“When the No side crossed over the 50 per cent mark it was a real relief,” said Forget. “I must admit I was really afraid, I didn’t know what I was going to do in the event of a Yes vote. My future depended on the outcome of this vote.”
Even before the sovereignist side conceded defeat, the media declared a No victory around 10:30 p.m. The interpretation of the close vote is still unclear and reactions were varied. Echoing the words of Réné Levesque, Bloc Québécois leader Lucien Bouchard appeared on Metropolis’ large video screen, promising to continue the fight for sovereignty.
But for Lise-Marie Ferguson, 24, a law student at the Université de Montréal, the outcome was a clear message to separatists.
“There isn’t going to be a next time,” said Ferguson. “This is it. Forget the next time.”
Patenaude agreed, adding the federal government could not ignore Quebecers’ desire for constitutional change.
“I’m happy the vote was so close,” he said. “Because it puts the brakes on the sovereignty movement and it sends a message to the federal government that adjustments are necessary.”
In their victory speeches both federal Progressive Conservative leader Jean Charest and Quebec Liberal leader Daniel Johnson recognized the need for change.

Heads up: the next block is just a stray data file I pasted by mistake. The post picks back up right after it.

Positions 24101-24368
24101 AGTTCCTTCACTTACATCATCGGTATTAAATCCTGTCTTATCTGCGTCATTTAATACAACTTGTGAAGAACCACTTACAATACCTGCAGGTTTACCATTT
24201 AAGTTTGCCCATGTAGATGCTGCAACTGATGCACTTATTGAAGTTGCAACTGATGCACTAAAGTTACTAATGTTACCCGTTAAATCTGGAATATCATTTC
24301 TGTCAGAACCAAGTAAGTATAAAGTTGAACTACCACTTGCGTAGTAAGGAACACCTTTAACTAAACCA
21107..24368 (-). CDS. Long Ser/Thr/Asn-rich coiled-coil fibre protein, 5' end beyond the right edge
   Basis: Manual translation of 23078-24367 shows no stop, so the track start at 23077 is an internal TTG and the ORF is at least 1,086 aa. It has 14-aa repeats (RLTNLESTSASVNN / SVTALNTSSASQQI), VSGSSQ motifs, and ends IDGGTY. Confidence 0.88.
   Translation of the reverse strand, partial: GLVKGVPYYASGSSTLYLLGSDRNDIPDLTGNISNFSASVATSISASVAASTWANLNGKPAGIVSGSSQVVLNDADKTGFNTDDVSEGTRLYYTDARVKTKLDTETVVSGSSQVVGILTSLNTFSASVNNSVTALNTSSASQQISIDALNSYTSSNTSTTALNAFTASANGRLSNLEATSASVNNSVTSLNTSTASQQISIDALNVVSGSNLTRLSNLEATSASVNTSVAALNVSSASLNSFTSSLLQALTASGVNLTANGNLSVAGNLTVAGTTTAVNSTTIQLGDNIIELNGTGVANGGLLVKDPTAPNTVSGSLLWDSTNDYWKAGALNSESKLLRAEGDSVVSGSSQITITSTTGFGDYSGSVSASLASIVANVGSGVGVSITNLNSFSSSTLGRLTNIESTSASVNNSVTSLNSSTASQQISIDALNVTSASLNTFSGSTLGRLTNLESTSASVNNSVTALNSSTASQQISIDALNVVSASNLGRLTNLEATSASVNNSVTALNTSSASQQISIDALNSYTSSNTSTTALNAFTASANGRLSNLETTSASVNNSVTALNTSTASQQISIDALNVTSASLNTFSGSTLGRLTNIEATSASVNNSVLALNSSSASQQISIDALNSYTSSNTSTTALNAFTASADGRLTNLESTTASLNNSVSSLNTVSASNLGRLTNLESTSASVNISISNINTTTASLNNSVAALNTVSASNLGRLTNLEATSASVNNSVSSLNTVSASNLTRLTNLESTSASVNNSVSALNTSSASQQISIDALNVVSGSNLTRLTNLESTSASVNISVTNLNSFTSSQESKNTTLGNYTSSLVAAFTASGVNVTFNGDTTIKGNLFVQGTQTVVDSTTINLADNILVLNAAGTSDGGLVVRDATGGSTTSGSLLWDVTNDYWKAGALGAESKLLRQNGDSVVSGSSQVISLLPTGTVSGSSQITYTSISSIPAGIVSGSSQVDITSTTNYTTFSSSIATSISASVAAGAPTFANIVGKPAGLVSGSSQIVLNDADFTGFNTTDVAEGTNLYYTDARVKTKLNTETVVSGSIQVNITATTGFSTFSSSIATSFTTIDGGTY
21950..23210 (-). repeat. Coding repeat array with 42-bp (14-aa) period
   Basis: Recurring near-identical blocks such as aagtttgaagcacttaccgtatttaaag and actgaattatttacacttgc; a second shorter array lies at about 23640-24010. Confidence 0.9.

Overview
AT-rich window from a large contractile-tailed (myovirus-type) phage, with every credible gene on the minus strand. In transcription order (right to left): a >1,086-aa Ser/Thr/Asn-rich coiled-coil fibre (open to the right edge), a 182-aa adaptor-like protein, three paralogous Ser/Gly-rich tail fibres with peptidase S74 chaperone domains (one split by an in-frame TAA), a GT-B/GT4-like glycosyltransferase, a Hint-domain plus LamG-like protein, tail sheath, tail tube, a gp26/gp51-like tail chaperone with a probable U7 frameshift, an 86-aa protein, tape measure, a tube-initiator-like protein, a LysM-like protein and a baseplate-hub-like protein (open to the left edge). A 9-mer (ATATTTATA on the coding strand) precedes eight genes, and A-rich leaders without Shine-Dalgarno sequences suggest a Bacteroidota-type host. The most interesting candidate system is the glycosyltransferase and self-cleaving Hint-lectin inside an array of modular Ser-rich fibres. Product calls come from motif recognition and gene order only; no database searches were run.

“Let there be no mistake,” said Johnson. “While the majority have rejected separation we also have had talk in the No side of change and pride as Quebecers.” He later went on to say, “Those who voted Yes vote for change. I tell them I hear their message. We said no to separation. We equally said no to the status quo.”
Charest emphasized the contribution made by the rest of Canada in the final days leading to the referendum.
“To all those Canadians who came and reached out,” he said referring to last Friday’s massive unity rally in downtown Montreal. “They can touch a piece of that flag and say it flies because of what they said and what they did.”